This quote by the Dalai Lama is now supported by scientific research which clearly shows that Being Compassionate is good for others and also very very good for ourselves. Well, we always knew that being compassionate was good for others but good for ourselves?
Yes, a growing body of scientific research shows that self-kindness has an immense positive impact on an individual’s mental and physical health. It greatly enhances emotional well-being, boosts happiness, reduces anxiety and depression, and can even help you stick to your diet and exercise routine.
Research also shows that Compassion is a skill that can be cultivated…
Compassion is a response to witnessing suffering, a desire to alleviate it which lives in all of us, it is our deepest nature. We know this as children yet learn to ignore it as we grow up.
Not only do we learn to not see / ignore our own and others’ suffering but we often respond harshly and judgmentally believing to do otherwise is self indulgent. Many of us would never dream of treating or speaking to another as harshly and critically as we treat ourselves.
Compassion, both to our self and others is actually an act of bravery that stands up to harm—the harm that we cause ourselves and others every day by overreacting, overanalysing, overworking, overeating. Mindfulness & Compassion Training enable us to recognise when we’re under stress and face what’s happening in our lives and to take a kinder and more balanced approach to life’s challenges.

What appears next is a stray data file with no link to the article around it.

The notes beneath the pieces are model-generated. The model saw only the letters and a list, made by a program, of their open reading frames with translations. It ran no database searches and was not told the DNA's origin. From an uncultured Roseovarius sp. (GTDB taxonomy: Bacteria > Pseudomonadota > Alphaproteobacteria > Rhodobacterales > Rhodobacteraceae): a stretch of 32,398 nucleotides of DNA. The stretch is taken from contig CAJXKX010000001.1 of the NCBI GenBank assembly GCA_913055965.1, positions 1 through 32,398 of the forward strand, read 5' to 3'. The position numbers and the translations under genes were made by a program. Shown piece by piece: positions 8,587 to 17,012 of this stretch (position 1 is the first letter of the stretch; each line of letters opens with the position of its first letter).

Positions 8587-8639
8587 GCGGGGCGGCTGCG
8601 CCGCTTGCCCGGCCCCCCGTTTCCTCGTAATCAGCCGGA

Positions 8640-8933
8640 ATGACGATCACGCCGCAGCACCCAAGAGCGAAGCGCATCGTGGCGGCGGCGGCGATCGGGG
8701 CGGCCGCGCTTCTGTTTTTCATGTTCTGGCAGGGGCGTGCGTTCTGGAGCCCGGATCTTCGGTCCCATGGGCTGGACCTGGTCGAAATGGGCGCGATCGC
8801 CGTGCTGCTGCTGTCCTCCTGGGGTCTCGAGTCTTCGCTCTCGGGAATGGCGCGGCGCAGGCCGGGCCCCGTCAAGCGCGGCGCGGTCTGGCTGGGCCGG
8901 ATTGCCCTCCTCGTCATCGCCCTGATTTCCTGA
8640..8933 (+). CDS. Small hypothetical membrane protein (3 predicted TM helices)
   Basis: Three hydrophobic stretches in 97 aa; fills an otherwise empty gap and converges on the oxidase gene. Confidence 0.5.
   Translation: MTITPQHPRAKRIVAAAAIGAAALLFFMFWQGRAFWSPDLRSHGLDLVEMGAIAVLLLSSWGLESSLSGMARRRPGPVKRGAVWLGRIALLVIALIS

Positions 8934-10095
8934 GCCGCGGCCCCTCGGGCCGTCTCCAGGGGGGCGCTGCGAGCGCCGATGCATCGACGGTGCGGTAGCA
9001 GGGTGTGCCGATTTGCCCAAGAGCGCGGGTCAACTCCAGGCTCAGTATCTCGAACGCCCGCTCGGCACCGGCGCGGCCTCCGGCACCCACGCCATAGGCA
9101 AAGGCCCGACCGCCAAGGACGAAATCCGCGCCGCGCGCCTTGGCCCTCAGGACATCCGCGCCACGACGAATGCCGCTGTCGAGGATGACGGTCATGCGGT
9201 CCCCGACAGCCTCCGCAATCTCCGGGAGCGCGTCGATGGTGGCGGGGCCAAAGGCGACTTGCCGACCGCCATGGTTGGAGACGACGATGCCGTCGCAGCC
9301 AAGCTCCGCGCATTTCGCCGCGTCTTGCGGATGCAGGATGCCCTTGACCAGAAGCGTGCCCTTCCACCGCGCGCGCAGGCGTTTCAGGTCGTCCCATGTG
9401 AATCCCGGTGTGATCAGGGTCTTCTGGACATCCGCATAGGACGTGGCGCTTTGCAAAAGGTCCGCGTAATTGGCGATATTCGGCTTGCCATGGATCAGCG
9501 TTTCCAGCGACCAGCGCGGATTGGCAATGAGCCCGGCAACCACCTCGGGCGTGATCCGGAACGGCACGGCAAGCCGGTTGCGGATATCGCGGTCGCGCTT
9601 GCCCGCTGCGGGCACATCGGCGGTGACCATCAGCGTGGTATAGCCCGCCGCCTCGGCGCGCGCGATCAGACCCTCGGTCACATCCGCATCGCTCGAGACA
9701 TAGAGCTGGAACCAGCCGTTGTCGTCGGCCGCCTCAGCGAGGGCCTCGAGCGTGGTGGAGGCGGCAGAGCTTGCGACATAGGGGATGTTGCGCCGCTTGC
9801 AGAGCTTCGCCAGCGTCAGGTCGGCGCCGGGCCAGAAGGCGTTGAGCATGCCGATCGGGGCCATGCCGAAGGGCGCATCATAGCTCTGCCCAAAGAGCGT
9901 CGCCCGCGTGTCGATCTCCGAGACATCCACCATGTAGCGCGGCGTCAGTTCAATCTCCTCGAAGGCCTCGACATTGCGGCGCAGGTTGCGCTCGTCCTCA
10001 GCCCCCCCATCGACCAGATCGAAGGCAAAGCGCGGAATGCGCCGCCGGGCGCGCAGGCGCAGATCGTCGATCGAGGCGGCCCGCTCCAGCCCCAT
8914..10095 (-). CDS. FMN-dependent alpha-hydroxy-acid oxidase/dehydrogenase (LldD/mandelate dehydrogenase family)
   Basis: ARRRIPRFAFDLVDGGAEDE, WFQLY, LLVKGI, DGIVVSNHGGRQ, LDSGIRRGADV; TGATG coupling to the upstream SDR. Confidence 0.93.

How can I develop a more compassionate attitude towards myself and others?
Mindfulness and Compassion training enable us to make a space between event and reaction, and within that space, choose how to react. Rather than continually judging and evaluating ourselves and others, compassion enables us to be kinder and more accepting of people as imperfect human beings, learning to be present with the inevitable struggles of life with greater ease. It motivates and supports us in making needed changes in our lives because we care about ourselves/others and want to lessen suffering. Practice builds the habit of responding with kindness and understanding rather than criticism and judgement.
This blog was written by Joanne O’Malley, Mindfulness at Work.